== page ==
Work Out Of Your Garage? How To Keep It Warm.


When we first started working in the garage it was fine. Nice temperature, cool in the evenings and warm in the summer. Little did we realize that California was going to have a long, long cold snap. We were freezing our hands and other extremities off with these little tiny heaters when one day I said “We need a big ass garage heater” We looked all over at various OSH, Lowes, Home Depots etc but found nothing with the power we need to heat up our garage.

So I said: “there must be somewhere we can go to get an industrial garage heater.” so we looked online and what came up was Grainger. Grainger was a company that I remember working with way back when I would do web designs for one of their competitors. I know that they carried all sorts of industrial supplies. Took a look at their website, and found an amazing heater. Only thing is is that heaters in this range, don’t use a regular hundred and 20 V plug. They used something more like what you’d see as a dryer plug electric dryer plug a 240 V electric drier plug. since we have a gas dryer, and nonelectric dryer, then this plug was pretty much going unused. So we went up to Grainger, bought the heater, came home, and try to plug it in.

Bad news. It was the wrong type of outlet. Apparently there’s a multitude of 240 V outlets and we didn’t have the right one. No big deal, took a look at the manual, took a look at the kind of outlet what we needed, went to the local Home Depot, bought a cord that would fit into the existing outlet, bought an outlet for the new heater, and an electrical box with cover. Got home, connected the cord to the outlet via the electoral box. Attached everything to the wall. Plug the cord into the outlet. Then plugged the heater into the new outlet.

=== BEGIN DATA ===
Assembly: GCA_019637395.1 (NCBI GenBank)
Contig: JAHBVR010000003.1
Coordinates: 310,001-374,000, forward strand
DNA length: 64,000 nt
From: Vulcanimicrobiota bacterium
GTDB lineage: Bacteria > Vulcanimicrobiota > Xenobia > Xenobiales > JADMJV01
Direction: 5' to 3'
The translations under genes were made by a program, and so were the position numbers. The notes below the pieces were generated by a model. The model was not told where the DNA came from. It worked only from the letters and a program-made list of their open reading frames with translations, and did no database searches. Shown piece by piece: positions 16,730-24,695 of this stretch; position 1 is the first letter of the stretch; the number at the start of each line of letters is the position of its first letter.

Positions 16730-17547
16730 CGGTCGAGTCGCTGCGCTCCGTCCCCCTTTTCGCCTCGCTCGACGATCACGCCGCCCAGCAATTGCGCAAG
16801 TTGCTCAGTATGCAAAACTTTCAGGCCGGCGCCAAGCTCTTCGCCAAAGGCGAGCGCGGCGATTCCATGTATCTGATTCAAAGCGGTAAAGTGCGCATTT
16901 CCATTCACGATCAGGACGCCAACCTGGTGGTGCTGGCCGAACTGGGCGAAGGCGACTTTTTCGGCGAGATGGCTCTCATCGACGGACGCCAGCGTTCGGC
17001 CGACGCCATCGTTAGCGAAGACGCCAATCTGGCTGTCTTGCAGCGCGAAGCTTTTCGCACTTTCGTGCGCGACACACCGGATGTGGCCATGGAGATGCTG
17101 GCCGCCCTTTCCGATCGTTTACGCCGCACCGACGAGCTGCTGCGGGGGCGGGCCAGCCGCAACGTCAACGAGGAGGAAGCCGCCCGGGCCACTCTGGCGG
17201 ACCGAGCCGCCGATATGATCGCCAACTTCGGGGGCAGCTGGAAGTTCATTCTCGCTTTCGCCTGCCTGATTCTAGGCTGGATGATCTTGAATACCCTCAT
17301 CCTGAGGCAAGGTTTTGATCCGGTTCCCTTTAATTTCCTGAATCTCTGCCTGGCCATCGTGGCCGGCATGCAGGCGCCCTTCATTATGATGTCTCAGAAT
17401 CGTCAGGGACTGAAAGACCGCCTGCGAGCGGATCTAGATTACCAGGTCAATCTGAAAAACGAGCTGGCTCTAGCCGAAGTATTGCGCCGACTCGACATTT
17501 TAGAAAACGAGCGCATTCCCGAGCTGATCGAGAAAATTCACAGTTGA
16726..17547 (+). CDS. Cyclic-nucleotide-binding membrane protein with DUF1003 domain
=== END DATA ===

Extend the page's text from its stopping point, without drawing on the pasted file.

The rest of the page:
I turned the on switch of the heater with trepidation. It went on and suddenly the room was filled with hot air (kind of like Congress).

Price of this thing was fairly reasonable, cost us about $165, it heats our entire garage, which is unfortunately is not insulated, but it definitely does the trick, it definitely takes the chill off. And even though we’ve had some really really cold nights over the last a while but it pretty much does the job.

Highly recommended and more than likely there probably is a Grainger location near you so go check it out.

DAYTON Electric Space Heater, Fan Forced, 208/240VIs You

Electric Space Heater, Heater Type Fan Forced, Oscillating/Non-Oscillating Non-Oscillating, Voltage 208/240, 4800/3600 Watts, Height 14 In., Width 10-3/4 In., Depth 10-3/4 In., 60 Hz, 1 Phase, 20.0/17.3 Amps AC, 4.8/3.6 kW, 16, 380/12, 285 BtuH Output, Cord Length 72 In., NEMA Plug Configuration 6-30P, Color Red, Number of Heat Settings 1, Features Auto Overheat Shut Off Protection, Power Indicator Light, Thermostat, Manufacturers Warranty Length 1 yr., Standards UL/CUL

via DAYTON Electric Space Htr, Fan Forced, 208/240V – Portable Electric Heaters – 3VU35|3VU35 – Grainger Industrial Supply.